Katharina Rieck

Katharina Rieck works as Open Science manager at the Austrian Science Fund (FWF) and is as such responsible for the development of the FWF Open Access policy. In this role she also manages the programmes “Peer-Reviewed Publications” and the FWF “Open Research Data Pilot”. Katharina is a core team member of the “Open Science Network Austria (OANA)” where she chairs the working group on “Open Science Information”. She represents the FWF in several national as well as international networks and working groups such as the Science Europe working group on Research Data, the Europe PMC funder committee, Austrian Transition to Open Access (AT2OA) working groups etc. Among others, Katharina co-authored the “Recommendations for the transition to Open Access in Austria” and “The Vienna Principles: A Vision for scholarly communication in the 21st century”. Further information: https://orcid.org/0000-0002-9316-165X

 

Mari Riipinen

Mari Riipinen is the Head of Research Development Unit at the University of Turku (UTU). The unit is responsible for drafting UTU’s research related policies, developing open science actions and research infrastructure related issues, coordinating CRIS system development as well as progressing research ethics activities at the university level. Furthermore the unit is responsible for advising and supporting the decision makers such as rector(s) and deans in research development issues. Riipinen is leading a unit which consists of about 10 high level research development specialists. Riipinen has also led a national network of research administration for three years. In addition she has been involved in various national working groups on open science and she was the chair person for the steering group for the national initiative to take into use a dmp tool Tuuli.

Riipinen has worked in research support related issues since 2009. She began her research support career in the pre award activities of research funding and therefore she is well acquainted with the national and international research funding environment. Before her career in research administration Riipinen worked as a researcher at the University of Oulu, Finland. She did her human geographical PhD research mainly working in an EU FP6 project PINE.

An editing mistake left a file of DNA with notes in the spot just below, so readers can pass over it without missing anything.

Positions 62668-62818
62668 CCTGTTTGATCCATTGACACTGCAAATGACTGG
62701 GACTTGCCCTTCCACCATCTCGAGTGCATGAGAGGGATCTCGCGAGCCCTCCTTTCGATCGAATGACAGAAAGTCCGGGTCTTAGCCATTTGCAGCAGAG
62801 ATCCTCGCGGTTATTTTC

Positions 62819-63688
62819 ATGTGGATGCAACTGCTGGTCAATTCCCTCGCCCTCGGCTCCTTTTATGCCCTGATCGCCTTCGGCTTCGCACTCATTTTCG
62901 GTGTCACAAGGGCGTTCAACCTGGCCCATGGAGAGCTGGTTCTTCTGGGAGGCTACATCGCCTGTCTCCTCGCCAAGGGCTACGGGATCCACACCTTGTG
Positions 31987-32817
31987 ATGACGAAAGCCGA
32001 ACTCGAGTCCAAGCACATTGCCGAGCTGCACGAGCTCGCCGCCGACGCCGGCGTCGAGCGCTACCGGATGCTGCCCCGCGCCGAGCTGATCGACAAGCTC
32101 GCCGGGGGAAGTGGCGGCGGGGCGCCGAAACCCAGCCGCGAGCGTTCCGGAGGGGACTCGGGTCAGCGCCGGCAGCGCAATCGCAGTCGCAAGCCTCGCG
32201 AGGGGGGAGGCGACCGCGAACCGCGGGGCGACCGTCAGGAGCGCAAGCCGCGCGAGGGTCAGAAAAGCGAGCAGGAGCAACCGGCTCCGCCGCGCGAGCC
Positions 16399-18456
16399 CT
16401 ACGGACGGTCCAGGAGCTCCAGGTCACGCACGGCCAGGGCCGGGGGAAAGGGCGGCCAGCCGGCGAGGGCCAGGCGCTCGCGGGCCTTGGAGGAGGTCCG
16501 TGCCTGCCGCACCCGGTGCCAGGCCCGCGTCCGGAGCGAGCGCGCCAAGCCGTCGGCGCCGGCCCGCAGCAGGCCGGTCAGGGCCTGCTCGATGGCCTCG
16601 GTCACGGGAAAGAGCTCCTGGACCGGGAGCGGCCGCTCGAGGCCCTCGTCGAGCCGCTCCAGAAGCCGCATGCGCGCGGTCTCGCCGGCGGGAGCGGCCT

Professor Eva M. Méndez Rodríguez

Eva Méndez holds a PhD in Library and Information Sciences (LIS) and is an expert in metadata. She defines herself in her Twitter profile as an ‘open knowledge militant’. She has been a lecturer at Universidad Carlos III de Madrid (UC3M), LIS department since 1997.She has been an active member of several international research teams, advisory boards and communities including: DCMI, OpenAire, Metadata2020, RDA, etc. In 2005-06 she was awarded a Fulbright Research Scholarship at the University of North Carolina at Chapel Hill (USA). She has taken part in and led several research projects and acted as advisor to many more in the fields related with standardization, metadata, semantic web, open data, digital repositories and libraries, in addition to information policies for development in several countries. In 2015 she won the Young Researcher of Excellence award of her University. In November 2017 she was named “Open Data Champion” by SPARC Europe. She is currently Deputy Vice President for Scientific Policy-Open Science at UC3M and member of the EU-OSPP (European Open Science Policy Platform) on behalf of YERUN (Young European Research Universities Network). She is the OSPP chair for the 2nd mandate of the platform.

Olaf Siegert

Olaf works at ZBW – Leibniz Information Centre for Economics, where he is the head of publication services and also acts as it’s Open Access representative. Olaf‘s team is responsible for several services and projects with relation to Open Access and Research Data Management in the field of Economics and Business Studies.

Moreover Olaf is chair of the Leibniz Open Access Working Group and has helped to set up and implement the Leibniz Open Access Policy. Besides he is involved in several other national and international Open Access related networks and working groups, e.g. for the Alliance of German Research Organisations, Science Europe and LIBER.

 

Mark D. Wilkinson

Mark Wilkinson is Fundacion BBVA Chair in Biotechnology and Isaac Peral Distinguished Researcher at the Center for Plant Biotechnology and Genomics, Technical University of Madrid. For the past 15 years, his laboratory has focused on designing biomedical data/tool representation, discovery, and automated reuse infrastructures – what would now be called “FAIR”. He is lead author of the primary FAIR Data Principles paper, and lead author on the first paper describing a reference implementation of those principles over legacy data. He is a founding member of the FAIR Metrics Authorship Group, tasked with defining the precise, measurable behaviors that FAIR resources should exhibit. Beyond FAIR, his laboratory also studies the application of Artificial Intelligence techniques to the problem of microbiome engineering.